This article first appeared on the Yahoo 7 website at this link: https://au.finance.yahoo.com/news/has-the-gloss-finally-worn-off-the-aussie-economy-000224376.html
Has the gloss finally worn off the Aussie economy?
Having rubbed shoulders with global leaders at the G20 meeting in China, Prime Minister Malcolm Turnbull said "Our economic performance is the envy of most of those countries around the G20 table. There are very few developed nations that have economic performance as strong as Australia's”.
Mr Turnbull is wrong.
There is no doubt that for the bulk of the past couple of decades, Australia has been a star performer with continuous economic growth, sound budget settings and rising incomes. Australia was one of very few countries to avoid recession during the global financial crisis in the period from 2008 to 2010.
More recently, the gloss has warn off the Australian economy. This is most notably showing up in the unemployment rate which remains higher today than during the GFC. In most other G20 countries, the unemployment rate has fallen as economic recovery has gained traction.
Year 12 students are flat out - preparing for final exams and life after school. Some are planning to go straight to university, others are looking to take a 'gap year' before going uni.
Below is a short extract from my book, Myth Busting Economics, about the cost of taking a gap year. Read it and think.
And if you want a copy of my book, it is available here: https://www.booktopia.com.au/myth-busting-economics-stephen-koukoulas/prod9780730321958.html
A gap year? Don't do it!
A common notion for some students when they finish Year 12 is to have a so-called gap year. That is, they take a year off to do something different and postpone the decision to start university by a year. That is all fine and again, it is your choice, but it is worth thinking about the cost of doing so. Let’s look at a stylised example of the cost of a gap year.
There are two people, they have just finished Year 12, have equal abilities, achieved the same university entry score, aim to do the same three year degree and when they finish their degrees, they will get a job where the starting salary is around the average for university graduates in 2013 at $52,500 a year. One goes straight to university, the other takes a gap year, traveling around Europe and generally bumming around home.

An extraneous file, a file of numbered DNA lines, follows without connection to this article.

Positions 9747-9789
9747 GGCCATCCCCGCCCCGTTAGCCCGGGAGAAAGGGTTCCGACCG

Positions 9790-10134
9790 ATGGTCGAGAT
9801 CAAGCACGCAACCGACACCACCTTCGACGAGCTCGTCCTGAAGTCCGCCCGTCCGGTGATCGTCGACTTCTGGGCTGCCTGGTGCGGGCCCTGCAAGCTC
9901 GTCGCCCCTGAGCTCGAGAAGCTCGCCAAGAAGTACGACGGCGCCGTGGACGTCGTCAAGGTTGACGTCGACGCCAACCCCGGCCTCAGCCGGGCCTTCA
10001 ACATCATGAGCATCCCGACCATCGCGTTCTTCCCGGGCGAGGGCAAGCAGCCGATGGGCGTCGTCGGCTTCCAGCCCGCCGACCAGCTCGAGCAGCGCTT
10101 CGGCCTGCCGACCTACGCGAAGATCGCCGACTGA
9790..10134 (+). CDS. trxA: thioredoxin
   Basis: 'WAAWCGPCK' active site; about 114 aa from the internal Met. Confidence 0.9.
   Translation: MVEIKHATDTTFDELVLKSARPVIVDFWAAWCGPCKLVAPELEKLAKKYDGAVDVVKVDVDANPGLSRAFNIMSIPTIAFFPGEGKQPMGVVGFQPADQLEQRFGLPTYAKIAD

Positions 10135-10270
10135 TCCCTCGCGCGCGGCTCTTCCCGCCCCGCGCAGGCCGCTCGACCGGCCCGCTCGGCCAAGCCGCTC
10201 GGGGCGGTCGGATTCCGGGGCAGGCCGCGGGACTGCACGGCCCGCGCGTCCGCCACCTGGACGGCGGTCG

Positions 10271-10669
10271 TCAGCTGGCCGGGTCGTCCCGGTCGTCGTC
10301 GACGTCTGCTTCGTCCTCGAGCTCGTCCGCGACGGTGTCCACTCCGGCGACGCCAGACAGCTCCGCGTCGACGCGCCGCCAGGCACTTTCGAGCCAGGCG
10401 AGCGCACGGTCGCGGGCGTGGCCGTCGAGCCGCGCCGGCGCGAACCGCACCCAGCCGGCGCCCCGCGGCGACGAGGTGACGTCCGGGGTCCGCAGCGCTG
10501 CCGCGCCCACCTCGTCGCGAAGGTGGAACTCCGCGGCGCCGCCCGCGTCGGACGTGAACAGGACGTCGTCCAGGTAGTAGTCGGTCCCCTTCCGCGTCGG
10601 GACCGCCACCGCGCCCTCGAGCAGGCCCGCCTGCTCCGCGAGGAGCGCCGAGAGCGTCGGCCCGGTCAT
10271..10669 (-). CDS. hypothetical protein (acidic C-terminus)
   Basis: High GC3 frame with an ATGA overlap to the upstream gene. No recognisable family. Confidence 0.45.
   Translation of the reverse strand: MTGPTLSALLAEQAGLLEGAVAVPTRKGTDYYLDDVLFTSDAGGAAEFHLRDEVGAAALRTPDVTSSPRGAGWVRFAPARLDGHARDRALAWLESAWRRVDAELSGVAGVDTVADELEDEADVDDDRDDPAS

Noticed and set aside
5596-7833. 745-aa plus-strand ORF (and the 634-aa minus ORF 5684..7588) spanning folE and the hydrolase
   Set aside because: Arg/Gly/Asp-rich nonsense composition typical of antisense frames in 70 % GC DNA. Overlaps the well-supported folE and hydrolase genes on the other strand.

Let’s fast forward four years.
This article first appeared on The Guardian website at this link: https://www.theguardian.com/australia-news/2016/sep/09/whats-the-point-of-budget-repair-if-so-many-australians-are-unemployed-and-underemployed
What's the point of budget repair if so many Australians are unemployed and underemployed?
What’s the point of budget repair if 725,000 Australians are unemployed and a further 1,067,000 people are underemployed?
At its most basic level, economic policy is about maximising the speed at which an economy can sustainably grow to ensure the pool of unemployed and underemployed workers is as small as possible.
The superficially strong 3.3% annual GDP growth rate in this week’s national accounts would normally signal a stronger labour market. The skewing of that growth to exports of bulk commodities, where employment is small, means the domestic side of the economy is still not growing fast enough to attain full employment.
There was also a significant contribution to GDP from government demand, something that flies in the face of the government’s obsession with budget repair. It is unclear where economic policy is currently being aimed.
The policy priority is to reduce spending to ensure the deficit is as low as possible and to return to budget surplus. Such policies take money from the economy and by definition, growth slows and with that, the rate of job creation softens and unemployment is higher than it would otherwise be.
Hidden away in the quarterly national accounts are data on the volume of tobacco consumed in Australia.
The excellent news is that in the June quarter 2016, the volume of tobacco consumed fell 2.3 per cent to be at the lowest level ever recorded in the national accounts, which has data going all the way back to 1959.